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Original Essays | August 18, 2014

Ian Leslie: IMG Empathic Curiosity

Today, we wonder anxiously if digital media is changing our brains. But if there's any time in history when our mental operations changed... Continue »
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The Powell's Playlist | August 6, 2014

Graham Joyce: IMG The Powell’s Playlist: Graham Joyce

The Ghost in the Electric Blue Suit is set on the English coast in the hot summer of 1976, so the music in this playlist is pretty much all from the... Continue »
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Powell's Q&A

Nathan Englander

Describe your latest book.
The Ministry of Special Cases is a novel set in Buenos Aires in 1976. There are countless things that inspired the book, not least of which was a trip to Argentina fifteen years ago. I spent a few weeks in Buenos Aires and discovered a city obsessed with appearance — with notions of youthfulness and beauty, and also, at the same time, obsessed with its dead. It was the juxtaposition of a polite, elegant country with a dark and terrible legacy that stayed with me; I kept focusing on the balance between Argentina's reverence for its buried heroes and all those nameless graves.

The novel focuses on the Poznan family. The father, Kaddish, makes his living defacing gravestones in a forgotten cemetery. The mother, Lillian, works in insurance in a time when nothing is safe. Their son, Pato, is simply trying to navigate his way into adulthood during complex times. The Poznans soon find themselves thrust into the heart of the Dirty War and the nightmare of the disappeared children. Seeking help, they turn to the Ministry of Special Cases.

What's the strangest or most interesting job you've ever had?
I spent a summer picking garbage at Jones Beach in New York when I was in college. What made it so strange was the unreality of it. We'd get there at some ungodly hour and pick garbage — all the weird and horrible and sometimes amazing things that wash up. We'd transform this place (picking up plastic and plastic and plastic) and then people would show up after sunrise, to walk a clean, peaceful beach — as if this was what daylight had brought. It's a shocking illusion.

How do you relax?
I've created a form of reverse meta-relaxation that appears to the observer as if I'm in a constant state of extreme anxiety and despair. That and yoga.

How did the last good book you read end up in your hands and why did you read it?
A friend was reading Philip Gourevitch's We Wish to Inform You That Tomorrow We Will Be Killed with Our Families. I wanted to see it, and knocked it to the floor. I picked the book up and never let go. My friend went to a store around the corner. He got a second copy right then.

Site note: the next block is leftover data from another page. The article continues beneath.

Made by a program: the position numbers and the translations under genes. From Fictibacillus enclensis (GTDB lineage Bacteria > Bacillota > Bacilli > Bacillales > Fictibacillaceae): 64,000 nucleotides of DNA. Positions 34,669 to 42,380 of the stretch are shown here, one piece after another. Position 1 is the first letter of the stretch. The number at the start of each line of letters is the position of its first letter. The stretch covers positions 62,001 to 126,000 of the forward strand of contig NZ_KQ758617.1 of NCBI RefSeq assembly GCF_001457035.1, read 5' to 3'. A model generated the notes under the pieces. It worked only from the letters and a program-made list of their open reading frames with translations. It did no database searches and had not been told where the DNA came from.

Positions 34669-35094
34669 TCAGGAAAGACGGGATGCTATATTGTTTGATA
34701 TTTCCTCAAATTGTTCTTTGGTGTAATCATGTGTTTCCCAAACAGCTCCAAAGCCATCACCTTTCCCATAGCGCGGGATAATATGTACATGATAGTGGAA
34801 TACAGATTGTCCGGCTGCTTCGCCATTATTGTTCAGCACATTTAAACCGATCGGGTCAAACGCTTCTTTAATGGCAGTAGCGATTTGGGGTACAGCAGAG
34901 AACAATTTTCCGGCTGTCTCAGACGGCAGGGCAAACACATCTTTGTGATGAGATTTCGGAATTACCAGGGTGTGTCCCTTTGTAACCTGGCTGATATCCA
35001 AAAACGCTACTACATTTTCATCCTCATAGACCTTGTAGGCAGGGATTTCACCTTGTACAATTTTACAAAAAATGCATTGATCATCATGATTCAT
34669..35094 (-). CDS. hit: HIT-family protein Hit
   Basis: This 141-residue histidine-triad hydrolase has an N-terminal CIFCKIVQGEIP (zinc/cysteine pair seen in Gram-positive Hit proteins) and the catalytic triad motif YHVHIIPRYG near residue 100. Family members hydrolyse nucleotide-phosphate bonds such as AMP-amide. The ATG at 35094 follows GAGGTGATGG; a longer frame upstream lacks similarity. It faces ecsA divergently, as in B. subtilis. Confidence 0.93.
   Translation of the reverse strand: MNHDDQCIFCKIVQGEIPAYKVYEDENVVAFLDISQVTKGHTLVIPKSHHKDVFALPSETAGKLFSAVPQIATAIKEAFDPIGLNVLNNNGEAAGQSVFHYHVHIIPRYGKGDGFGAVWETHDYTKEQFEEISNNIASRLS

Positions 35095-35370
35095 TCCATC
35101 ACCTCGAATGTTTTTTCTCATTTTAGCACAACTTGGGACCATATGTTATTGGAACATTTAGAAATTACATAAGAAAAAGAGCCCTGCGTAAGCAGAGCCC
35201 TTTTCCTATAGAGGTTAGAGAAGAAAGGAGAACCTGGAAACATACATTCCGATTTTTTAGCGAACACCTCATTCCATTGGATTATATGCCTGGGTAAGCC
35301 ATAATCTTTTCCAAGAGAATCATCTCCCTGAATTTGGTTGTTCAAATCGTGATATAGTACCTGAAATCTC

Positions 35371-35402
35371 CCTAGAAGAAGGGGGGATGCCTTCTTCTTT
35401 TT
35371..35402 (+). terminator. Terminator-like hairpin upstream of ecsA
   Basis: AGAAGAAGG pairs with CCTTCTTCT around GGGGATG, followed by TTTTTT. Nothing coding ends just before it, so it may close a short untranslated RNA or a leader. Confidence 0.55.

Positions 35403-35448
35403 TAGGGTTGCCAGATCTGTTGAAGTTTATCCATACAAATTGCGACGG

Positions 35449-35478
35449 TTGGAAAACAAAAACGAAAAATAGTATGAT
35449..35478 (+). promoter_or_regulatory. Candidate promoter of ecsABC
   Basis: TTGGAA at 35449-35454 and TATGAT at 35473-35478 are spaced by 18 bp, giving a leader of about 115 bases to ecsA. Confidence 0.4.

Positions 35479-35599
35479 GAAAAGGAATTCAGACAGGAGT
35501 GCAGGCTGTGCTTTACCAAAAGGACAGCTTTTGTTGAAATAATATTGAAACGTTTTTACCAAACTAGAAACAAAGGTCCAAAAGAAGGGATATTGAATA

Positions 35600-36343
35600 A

Have you ever made a literary pilgrimage?
I think I've made countless. Of all different sorts. From the youthful drinking-in-bars-where-drunken-writers-drank, to being excited just to walk down Lambs Conduit Street in London (a street that reminds me both of Charles Dickens and Peter Carey's Jack Maggs). Also, this isn't exactly a pilgrimage, but when I lived in Jerusalem, I had my table at my coffee shop and Yehuda Amichai had his wing-backed chair right behind. It was always nice when he came in. When he died, they draped the chair with crepe and no one was allowed to sit there for the week of mourning.

Describe the best breakfast of your life.
I was just in Buenos Aires (sort of a tour of imagined places from my novel) and I had an asparagus omelet at a venerable old café outside the gates of Recoleta while sitting in the shade of a giant two-hundred-year-old tree. It was a very excellent omelet, and a very excellent cup of coffee, and whoever comes over to my apartment for breakfast next is going to get my pitiful attempt to recreate it.

Dogs, cats, budgies, or turtles?
The horrors! This is an evil question. Because I'm desperate for a dog. And I want to say, dogs. But growing up I always had a parakeet, God help me. And I loved those birds. And the only thing harder to hug is a fish.

In the For-All-Eternity category, what will be your final thought?
Does my hair look funny?

Recommend five or more books on a single subject of personal interest or expertise.
Five Great Books About Being Trapped:

Blindness by José Saramago
The Trial by Franz Kafka
The Plague by Albert Camus
The Fixer by Bernard Malamud
1984 by George Orwell spacer

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